Sharing with our Leeds Beckett University student interviewers Sam Gibb and Riley Bolton, Leroy explained his belief that we as people were meant to be musical but let ourselves and other people get in the way of developing those talents. “We [as people], are music…The first thing that we do when we’re born is, we cry…that’s a song. And then once we get to [an age where we] discover our voice, we start singing and it takes a lot to stop us from singing. But when we get…older, then we start getting self-conscious and think people are judging [us]…I want to catch kids before they get to that age, [before] it’s too late and a point of no return. Start teaching them [and] reprogramming their thinking and start thinking positive about themselves [and their musical abilities].”

Over the past few weeks, Leroy was able to sit down with one of his students for her hour-long, Saturday, vocal coaching sessions and over a course of just a few meetings, he realised her advanced grasp of music, was able to match her enthusiasm and worked with her to compose full-length, studio-ready lyrics and music, producing a new song at each session that he genuinely thinks is worthy of recording, performing and eventually selling! His ability to latch on to sound and melody, turn them into chords and replicate them, each time getting better and more complex is jaw-dropping, smile-inducing…relaxing.

Whilst ASMR tends to relax people into trance-like states, that either paralyses them into stillness, meditation and relaxation; sounds, beats and music sends Leroy into creative overdrive, blending them all into coherent arrangements, where when he gets into “the zone” can progress into something magical.

Responding to the question posed by Sam and Riley of what advice he’d give to aspiring musicians and artistes wanting to be successful in the music and entertainment industry, for a few minutes, Leroy broke his calm demeanour to be very blunt about the ingredients that it takes become an accomplished and respected performer. “Stay humble…Stay humble!” Unconsciously repeating for effect the importance of humility as a characteristic that will serve performers well in their careers. “I’ve come across so many divas…it’s such a small industry, that if any bad rep gets about, it will get around like wildfire!” Tapping into his Caribbean ancestry, Leroy broke into his Jamaican dialect to deliver his final and very brief but emphatic punctuation on the interview. A linguistic habit that is noticeable when speaking to persons who have strong connections to the islands when they speak with conviction, passion and/or authority on a topic. They tend to break the accent from which they normally converse in (normally acquired from the host country/state in which they live like the northern Yorkshire accent in the UK, or the “N’awlins” accent from Louisiana or the various dialects from the boroughs of New York for example) and switch into the tropical “twang” that makes anything spoken melodious, noteworthy and memorable. “Keep it good!” Three words that dropped heavy, as his transformed accent, to indirectly underscore the significance of a good attitude and work ethic which is needed, in tandem to become successful in music or any chosen field.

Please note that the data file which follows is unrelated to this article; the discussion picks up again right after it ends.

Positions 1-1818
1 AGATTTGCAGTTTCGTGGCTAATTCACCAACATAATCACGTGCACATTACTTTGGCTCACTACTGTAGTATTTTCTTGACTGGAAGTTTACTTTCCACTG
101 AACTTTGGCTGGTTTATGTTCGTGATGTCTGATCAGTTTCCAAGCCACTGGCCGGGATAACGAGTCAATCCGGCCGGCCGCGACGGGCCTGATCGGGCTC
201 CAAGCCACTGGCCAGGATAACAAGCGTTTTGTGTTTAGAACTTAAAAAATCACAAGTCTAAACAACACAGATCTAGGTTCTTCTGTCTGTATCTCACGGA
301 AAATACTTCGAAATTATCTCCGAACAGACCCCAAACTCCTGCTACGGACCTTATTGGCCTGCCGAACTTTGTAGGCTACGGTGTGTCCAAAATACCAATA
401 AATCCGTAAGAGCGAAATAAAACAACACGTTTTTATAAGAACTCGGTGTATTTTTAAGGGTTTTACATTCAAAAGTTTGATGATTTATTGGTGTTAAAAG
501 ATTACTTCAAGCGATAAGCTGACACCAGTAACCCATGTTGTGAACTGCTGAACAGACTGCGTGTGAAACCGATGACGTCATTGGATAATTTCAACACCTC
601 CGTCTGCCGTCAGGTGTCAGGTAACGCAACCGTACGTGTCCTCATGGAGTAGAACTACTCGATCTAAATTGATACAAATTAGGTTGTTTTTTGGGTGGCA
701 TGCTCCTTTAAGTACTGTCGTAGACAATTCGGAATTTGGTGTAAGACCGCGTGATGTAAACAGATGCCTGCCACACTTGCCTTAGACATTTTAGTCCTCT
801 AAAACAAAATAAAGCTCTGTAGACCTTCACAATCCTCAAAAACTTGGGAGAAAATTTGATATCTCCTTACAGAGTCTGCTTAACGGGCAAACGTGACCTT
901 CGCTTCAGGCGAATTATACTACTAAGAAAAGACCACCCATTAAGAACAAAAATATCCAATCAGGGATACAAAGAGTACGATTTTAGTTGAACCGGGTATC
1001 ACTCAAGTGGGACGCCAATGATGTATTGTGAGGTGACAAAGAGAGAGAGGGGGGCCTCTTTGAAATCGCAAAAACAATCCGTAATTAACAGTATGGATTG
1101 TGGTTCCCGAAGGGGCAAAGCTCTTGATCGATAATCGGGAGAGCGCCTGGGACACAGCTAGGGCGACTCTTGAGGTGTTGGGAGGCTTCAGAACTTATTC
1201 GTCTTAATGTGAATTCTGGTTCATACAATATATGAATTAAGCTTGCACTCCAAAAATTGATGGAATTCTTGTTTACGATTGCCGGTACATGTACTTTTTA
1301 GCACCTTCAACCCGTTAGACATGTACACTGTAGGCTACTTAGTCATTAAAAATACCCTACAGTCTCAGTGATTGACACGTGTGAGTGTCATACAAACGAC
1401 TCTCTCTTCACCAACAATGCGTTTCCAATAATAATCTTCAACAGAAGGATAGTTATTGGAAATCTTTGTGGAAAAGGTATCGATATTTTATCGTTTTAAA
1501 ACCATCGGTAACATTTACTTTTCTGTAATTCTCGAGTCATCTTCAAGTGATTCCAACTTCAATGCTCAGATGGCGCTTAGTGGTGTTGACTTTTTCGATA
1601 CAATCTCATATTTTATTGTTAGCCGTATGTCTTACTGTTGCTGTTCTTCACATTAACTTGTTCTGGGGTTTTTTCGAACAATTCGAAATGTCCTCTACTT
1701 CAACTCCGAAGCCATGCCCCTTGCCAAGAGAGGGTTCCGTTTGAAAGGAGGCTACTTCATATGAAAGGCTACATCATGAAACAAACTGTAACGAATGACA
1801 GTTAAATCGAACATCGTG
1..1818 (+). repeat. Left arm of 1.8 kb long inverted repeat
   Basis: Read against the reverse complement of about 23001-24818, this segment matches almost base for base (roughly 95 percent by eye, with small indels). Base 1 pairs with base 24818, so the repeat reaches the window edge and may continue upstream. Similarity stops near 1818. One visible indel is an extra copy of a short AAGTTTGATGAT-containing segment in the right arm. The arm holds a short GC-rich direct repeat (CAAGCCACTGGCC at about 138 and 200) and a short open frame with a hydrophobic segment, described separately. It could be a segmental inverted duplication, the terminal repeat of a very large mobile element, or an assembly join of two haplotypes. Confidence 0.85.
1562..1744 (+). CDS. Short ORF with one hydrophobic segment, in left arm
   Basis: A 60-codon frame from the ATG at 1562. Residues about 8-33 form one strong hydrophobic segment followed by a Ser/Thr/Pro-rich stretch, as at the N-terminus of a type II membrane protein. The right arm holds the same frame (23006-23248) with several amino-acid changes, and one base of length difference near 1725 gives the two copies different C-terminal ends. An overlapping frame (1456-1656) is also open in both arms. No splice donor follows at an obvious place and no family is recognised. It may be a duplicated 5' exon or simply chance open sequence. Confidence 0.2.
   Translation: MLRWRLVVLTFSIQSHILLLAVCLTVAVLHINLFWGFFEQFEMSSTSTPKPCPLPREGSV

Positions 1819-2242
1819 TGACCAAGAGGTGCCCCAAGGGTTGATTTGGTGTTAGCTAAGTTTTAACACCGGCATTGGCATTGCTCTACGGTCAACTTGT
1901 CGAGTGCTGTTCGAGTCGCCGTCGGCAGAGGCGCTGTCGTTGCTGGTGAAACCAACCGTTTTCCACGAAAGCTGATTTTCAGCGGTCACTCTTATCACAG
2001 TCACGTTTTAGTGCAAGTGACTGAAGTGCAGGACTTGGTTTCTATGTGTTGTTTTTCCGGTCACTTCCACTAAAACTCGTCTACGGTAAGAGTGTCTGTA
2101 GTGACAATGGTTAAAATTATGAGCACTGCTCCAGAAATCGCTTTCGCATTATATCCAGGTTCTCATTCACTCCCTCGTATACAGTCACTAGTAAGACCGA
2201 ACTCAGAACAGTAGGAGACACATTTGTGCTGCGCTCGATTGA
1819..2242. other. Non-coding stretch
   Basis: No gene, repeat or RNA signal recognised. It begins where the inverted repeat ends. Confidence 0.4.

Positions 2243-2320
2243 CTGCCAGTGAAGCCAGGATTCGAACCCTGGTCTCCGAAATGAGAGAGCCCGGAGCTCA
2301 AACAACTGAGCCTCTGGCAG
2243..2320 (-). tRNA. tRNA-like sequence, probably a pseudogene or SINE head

So, keep it good! You may just land in the right place, at the right time and that mantra may very well be the one that delivers you opportunities and connections that can transform your life and its trajectory.

Surely, words of the wise…no matter whichever accent that accompanies it!